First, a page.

A mop of tousled blonde hair adorned the little boy’s head, his eyes a stunning shade of light blue. A smattering of freckles covered his cheeks and nose. He seemed to be glowing with happiness as he sat next to his grandmother. Her dark brown hair was flecked with grey and piled into a tight bun. Her skin was wrinkled with lines, showing a life well lived. She wore a beautiful big smile as she sat happily with her grandson. Clearly, they enjoyed being with each other. Sitting together on a park bench feeling the sun on their shoulders on a glorious day. Love was captured in that moment, that memory.
The thief picked up that moment in time. She held the cherished memory in their hand and relished her sad task. By taking the memory forever, the grandmother would never remember it again.
Her hair, now completely grey, was sprawled across the white nursing home pillow. The room was bare of any personal possessions as the frail old woman lay alone in the bed. There was a vacant look in her eyes. She stared into blank space, not knowing what she was doing there. Dappled light shone through the curtains and gave the room a haunted look. Her wrinkled almost translucent skin looked like it had not seen the light of day in years. She closed her eyes to rest her weary mind and body.
Light footsteps echoed through the hallway as a mother with her child, a boy with tousled blond hair and stunning light blue eyes, walked into the room. Their clothing was bright and vivid compared to the bland surroundings of the hospital room. In the light, they were full of life and seemed to glow. The grandmother’s eyes were closed and when she opened them, she saw her visitors and she stared at them, with an empty look.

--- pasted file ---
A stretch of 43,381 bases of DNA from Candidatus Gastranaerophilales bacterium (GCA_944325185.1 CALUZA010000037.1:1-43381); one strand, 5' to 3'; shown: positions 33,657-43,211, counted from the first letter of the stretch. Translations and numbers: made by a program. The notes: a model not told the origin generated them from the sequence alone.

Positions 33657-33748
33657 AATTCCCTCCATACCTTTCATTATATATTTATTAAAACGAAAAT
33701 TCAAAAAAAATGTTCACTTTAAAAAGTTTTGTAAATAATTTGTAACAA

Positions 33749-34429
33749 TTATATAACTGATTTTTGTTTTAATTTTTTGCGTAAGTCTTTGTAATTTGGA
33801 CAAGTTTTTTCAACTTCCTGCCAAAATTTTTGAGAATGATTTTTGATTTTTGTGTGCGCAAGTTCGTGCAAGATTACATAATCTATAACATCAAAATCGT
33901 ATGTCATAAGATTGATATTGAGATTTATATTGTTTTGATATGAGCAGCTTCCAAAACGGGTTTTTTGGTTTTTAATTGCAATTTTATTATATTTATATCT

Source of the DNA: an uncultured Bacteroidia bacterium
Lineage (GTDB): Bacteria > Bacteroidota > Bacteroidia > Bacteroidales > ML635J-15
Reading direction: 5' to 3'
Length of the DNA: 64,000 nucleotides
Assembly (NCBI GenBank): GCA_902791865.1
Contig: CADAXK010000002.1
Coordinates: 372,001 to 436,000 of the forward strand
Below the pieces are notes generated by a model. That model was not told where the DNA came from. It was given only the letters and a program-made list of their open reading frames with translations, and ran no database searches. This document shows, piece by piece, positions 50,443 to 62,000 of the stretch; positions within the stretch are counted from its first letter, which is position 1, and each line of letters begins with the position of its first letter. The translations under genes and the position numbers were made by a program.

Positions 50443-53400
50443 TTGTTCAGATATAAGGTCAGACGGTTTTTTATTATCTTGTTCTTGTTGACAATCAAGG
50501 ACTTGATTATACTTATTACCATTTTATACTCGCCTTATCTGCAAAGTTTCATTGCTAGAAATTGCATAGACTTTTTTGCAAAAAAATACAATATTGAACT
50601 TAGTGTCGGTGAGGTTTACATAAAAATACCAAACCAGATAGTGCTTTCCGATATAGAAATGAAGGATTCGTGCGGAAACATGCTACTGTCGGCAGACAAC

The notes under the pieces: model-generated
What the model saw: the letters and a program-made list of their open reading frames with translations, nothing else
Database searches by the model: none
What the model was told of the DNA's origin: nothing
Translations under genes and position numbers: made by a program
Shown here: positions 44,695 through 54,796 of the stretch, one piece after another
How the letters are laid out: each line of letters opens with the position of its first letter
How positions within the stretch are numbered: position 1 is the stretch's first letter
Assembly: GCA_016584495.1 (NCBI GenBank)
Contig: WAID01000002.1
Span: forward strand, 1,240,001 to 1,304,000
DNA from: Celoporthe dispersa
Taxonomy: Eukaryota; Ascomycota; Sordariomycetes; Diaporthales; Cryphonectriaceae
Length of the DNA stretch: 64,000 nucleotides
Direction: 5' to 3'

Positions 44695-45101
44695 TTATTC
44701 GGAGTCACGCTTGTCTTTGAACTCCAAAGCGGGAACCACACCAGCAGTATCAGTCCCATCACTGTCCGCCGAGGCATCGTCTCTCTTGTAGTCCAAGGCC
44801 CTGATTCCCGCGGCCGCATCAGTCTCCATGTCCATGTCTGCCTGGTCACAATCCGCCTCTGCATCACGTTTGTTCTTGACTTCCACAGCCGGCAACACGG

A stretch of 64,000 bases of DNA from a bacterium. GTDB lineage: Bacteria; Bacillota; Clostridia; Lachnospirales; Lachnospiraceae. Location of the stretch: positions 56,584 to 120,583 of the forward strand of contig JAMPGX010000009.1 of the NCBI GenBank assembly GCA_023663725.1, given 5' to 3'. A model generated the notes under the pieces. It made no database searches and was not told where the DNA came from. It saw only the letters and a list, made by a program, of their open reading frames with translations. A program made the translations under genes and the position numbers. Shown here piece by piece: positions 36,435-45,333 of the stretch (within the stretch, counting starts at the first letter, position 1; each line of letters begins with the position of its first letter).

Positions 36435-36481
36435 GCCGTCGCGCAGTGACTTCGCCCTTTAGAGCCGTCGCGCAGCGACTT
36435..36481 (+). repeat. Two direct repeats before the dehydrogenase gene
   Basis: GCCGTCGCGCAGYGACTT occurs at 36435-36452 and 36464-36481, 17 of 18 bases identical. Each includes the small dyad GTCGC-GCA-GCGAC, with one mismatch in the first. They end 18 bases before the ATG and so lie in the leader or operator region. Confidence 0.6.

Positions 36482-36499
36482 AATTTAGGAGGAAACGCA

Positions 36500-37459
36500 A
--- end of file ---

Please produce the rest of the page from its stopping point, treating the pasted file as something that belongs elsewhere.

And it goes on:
The grandmother thought to herself, who is that little child standing next to my daughter? But her mind was seemingly empty of any memory. She didn’t know the boy was her grandson. The grandmother said to the little boy with tousled blonde hair and stunning light blue eyes, ‘Come here child and tell me your name?’
Silent tears welled up in her daughter’s eyes when her mother said that. She realised it was the day she had dreaded. Her mother did not recognise her grandson.
The nurse bustled in, looking tired and busy.
‘How is she?’ the mother asked.
‘Not well I’m afraid, the infection has caused a significant cognitive decline. I’m sorry your mother’s dementia is much worse,’ replied the nurse.
The mother sighed, she was teary and trembling slightly. She was weary with worry and sadness as she watched more of her mother slip away.
The little boy quietly walked over to the grandmother’s bedside and gently touched her arm. ‘It’s okay, Nanny. I’m here with you now,’ he whispered softly in her ear.
You can find more incredible stories that were submitted to our Byron Writers Festival Student Competitions on our blog. Read Susie Warrick Youn Writers Award Category 1 runner up story, I Do Not Know Which to Prefer by Saoirse Chu, here and read Susie Warrick Young Writers Award Category 2 runner up story, The Alley by Elise Nikkinen, here
Thank you to the Warrick Family, Hilarie Dunn and the Byron Writers Festival Jesse Blackadder Memorial Fund, who generously sponsor our prizes and support this opportunity for young writers.